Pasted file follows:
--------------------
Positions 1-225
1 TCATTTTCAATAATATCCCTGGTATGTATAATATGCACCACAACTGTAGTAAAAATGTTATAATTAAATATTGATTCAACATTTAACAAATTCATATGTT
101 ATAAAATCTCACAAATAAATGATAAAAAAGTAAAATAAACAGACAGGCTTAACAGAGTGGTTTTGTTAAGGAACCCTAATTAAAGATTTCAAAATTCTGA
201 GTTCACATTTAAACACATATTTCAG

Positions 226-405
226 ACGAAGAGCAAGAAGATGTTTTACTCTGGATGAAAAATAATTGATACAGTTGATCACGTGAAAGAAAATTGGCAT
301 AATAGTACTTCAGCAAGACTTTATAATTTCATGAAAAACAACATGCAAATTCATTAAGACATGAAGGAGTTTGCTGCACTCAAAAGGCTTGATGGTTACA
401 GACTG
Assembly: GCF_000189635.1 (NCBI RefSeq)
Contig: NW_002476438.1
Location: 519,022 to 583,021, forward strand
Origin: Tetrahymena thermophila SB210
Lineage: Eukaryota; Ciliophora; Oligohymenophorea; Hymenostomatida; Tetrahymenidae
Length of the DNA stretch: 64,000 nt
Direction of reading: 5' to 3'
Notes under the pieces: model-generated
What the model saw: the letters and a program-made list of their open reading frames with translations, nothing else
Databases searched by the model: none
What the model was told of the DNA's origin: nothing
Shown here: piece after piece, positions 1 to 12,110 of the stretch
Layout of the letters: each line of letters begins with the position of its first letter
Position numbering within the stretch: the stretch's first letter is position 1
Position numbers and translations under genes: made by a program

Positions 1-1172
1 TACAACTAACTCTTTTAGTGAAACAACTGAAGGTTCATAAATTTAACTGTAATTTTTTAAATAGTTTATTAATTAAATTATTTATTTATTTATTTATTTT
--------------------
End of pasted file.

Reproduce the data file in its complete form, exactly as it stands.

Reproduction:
Positions 1-225
1 TCATTTTCAATAATATCCCTGGTATGTATAATATGCACCACAACTGTAGTAAAAATGTTATAATTAAATATTGATTCAACATTTAACAAATTCATATGTT
101 ATAAAATCTCACAAATAAATGATAAAAAAGTAAAATAAACAGACAGGCTTAACAGAGTGGTTTTGTTAAGGAACCCTAATTAAAGATTTCAAAATTCTGA
201 GTTCACATTTAAACACATATTTCAG

Positions 226-405
226 ACGAAGAGCAAGAAGATGTTTTACTCTGGATGAAAAATAATTGATACAGTTGATCACGTGAAAGAAAATTGGCAT
301 AATAGTACTTCAGCAAGACTTTATAATTTCATGAAAAACAACATGCAAATTCATTAAGACATGAAGGAGTTTGCTGCACTCAAAAGGCTTGATGGTTACA
401 GACTG
Assembly: GCF_000189635.1 (NCBI RefSeq)
Contig: NW_002476438.1
Location: 519,022 to 583,021, forward strand
Origin: Tetrahymena thermophila SB210
Lineage: Eukaryota; Ciliophora; Oligohymenophorea; Hymenostomatida; Tetrahymenidae
Length of the DNA stretch: 64,000 nt
Direction of reading: 5' to 3'
Notes under the pieces: model-generated
What the model saw: the letters and a program-made list of their open reading frames with translations, nothing else
Databases searched by the model: none
What the model was told of the DNA's origin: nothing
Shown here: piece after piece, positions 1 to 12,110 of the stretch
Layout of the letters: each line of letters begins with the position of its first letter
Position numbering within the stretch: the stretch's first letter is position 1
Position numbers and translations under genes: made by a program

Positions 1-1172
1 TACAACTAACTCTTTTAGTGAAACAACTGAAGGTTCATAAATTTAACTGTAATTTTTTAAATAGTTTATTAATTAAATTATTTATTTATTTATTTATTTT